As Amazon workers in Alabama are in the midst of a union vote, workers across the country are seeing various rates of progress on labor rights in the early stages of the Biden administration.
United Food and Commercial Workers International Union Assistant General Counsel Amanda Jaret detailed three cases where workers are either seeing positive results or are being hindered in their efforts on America’s Work Force Union Podcast.
Amazon union efforts
For months, Amazon workers in Alabama have been working to form a union. Now in the vote counting process, Jaret said the count right now sits in favor of the company. She said no matter the result, the other side will definitely challenge.
Amazon has been using every trick in the book to scare or convince workers to vote against the union. Jaret said people are being offered money to leave their job, in hopes they will not be able to vote for the union. While incentivized resigning is one of their tactics, the company has made it clear they do not want the workers to organize and will do everything to prevent it.
Hog line speed litigation
In a win for the labor community, a federal court in Minnesota recently struck down a Trump-era rule that removed restrictions on the speed of hog processing lines.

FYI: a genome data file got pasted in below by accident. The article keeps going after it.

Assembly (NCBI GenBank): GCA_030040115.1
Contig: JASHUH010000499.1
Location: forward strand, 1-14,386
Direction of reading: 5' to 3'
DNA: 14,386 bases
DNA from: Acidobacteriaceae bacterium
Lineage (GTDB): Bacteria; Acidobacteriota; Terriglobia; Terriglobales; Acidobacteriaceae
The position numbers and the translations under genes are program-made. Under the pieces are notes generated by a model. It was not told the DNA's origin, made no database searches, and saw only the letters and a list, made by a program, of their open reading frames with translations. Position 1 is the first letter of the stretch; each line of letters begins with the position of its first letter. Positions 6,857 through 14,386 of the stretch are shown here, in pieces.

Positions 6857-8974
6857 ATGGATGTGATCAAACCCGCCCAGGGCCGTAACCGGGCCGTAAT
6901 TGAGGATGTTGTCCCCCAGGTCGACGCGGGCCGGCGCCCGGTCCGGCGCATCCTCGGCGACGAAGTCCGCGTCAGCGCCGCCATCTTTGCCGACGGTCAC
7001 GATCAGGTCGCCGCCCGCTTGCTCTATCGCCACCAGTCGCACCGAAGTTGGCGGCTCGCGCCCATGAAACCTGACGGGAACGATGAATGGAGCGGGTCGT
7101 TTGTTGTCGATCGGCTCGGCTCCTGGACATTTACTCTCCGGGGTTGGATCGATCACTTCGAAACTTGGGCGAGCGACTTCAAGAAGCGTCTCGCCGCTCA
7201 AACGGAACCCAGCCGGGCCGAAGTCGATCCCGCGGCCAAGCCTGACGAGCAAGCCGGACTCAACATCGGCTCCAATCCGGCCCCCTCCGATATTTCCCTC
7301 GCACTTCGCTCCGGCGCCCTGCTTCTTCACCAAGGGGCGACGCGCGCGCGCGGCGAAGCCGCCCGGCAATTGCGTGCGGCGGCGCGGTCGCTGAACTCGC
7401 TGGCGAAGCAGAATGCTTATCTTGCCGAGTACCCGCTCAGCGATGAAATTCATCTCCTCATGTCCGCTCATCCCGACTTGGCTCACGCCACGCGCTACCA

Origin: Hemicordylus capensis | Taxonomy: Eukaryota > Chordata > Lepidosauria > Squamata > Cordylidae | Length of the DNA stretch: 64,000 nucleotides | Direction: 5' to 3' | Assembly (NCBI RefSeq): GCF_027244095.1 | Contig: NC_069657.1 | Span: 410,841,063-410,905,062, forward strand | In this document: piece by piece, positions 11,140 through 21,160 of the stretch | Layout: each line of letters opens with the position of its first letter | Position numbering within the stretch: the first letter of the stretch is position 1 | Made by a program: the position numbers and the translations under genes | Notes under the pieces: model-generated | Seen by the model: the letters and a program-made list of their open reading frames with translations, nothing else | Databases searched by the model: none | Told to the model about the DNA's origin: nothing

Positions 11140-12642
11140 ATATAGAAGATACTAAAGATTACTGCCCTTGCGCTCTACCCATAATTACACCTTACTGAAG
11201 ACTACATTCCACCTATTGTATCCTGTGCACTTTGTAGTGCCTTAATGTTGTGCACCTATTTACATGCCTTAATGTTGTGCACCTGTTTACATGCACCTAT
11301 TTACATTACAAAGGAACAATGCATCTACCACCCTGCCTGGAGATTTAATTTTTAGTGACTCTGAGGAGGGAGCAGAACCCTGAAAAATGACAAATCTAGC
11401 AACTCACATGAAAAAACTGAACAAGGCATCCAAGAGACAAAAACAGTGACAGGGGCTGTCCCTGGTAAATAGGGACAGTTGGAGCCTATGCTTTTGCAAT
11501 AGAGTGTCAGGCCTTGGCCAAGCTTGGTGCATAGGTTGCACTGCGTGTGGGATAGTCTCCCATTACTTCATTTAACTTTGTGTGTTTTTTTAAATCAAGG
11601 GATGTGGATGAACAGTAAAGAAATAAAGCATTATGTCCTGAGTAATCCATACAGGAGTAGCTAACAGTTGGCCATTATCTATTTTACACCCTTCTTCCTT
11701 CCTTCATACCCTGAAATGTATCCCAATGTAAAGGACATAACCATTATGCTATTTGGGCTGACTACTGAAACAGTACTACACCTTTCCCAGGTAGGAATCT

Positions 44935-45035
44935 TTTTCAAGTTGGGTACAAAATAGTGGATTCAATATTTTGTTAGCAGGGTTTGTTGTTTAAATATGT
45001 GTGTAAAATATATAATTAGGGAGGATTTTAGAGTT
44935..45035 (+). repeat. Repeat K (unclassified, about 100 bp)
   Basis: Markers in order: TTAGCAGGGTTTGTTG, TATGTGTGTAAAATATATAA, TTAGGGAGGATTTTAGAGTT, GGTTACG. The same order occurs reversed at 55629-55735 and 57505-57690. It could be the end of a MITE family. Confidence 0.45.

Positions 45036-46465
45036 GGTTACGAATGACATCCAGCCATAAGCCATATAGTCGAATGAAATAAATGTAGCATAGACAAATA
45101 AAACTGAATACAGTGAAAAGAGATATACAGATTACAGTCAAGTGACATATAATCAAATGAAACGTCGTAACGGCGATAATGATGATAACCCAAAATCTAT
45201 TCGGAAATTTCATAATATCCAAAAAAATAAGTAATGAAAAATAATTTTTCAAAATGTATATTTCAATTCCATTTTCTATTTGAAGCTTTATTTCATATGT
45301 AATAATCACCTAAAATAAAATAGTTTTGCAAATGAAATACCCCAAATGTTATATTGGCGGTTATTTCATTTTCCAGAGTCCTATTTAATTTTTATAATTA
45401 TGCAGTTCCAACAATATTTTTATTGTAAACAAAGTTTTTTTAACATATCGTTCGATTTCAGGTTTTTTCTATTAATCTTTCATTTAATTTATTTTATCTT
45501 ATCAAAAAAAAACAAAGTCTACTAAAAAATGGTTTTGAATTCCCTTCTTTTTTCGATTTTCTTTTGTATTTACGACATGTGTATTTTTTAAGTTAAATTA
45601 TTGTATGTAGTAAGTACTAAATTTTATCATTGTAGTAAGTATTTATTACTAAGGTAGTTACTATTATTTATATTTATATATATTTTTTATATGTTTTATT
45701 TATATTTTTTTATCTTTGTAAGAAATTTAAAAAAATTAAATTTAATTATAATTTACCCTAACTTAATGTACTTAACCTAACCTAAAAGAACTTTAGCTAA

With COVID-19 still present and workplace restrictions still in place, Jaret said the rule could have been very dangerous for workers. As workers are closely packed in these plants, the speed at which they could have been expected to work would have heightened dangers.
Elon Musk and Tesla punish pro-union employees
Jaret detailed two instances of anti-union activity at electric vehicle giant, Tesla. Elon Musk has long been against the idea of a unionized workforce and is now taking steps to make it known within the company.
Musk posted a message on Twitter asking why employees would even want a union. He said the employees can form a union if they would like, but have no need to. He said they would give up stock shares and current benefits.
However, Tesla has proved that they will make it difficult for the workforce to organize. Recently, the company took action, firing a labor activist. This may be viewed as a message to other activists within the company not to attempt organization.
In another case, Jaret said employees were told they could not wear clothes that displayed the United Auto Workers logo. Despite being within the designated dress code, the workers were told they could not display the logo.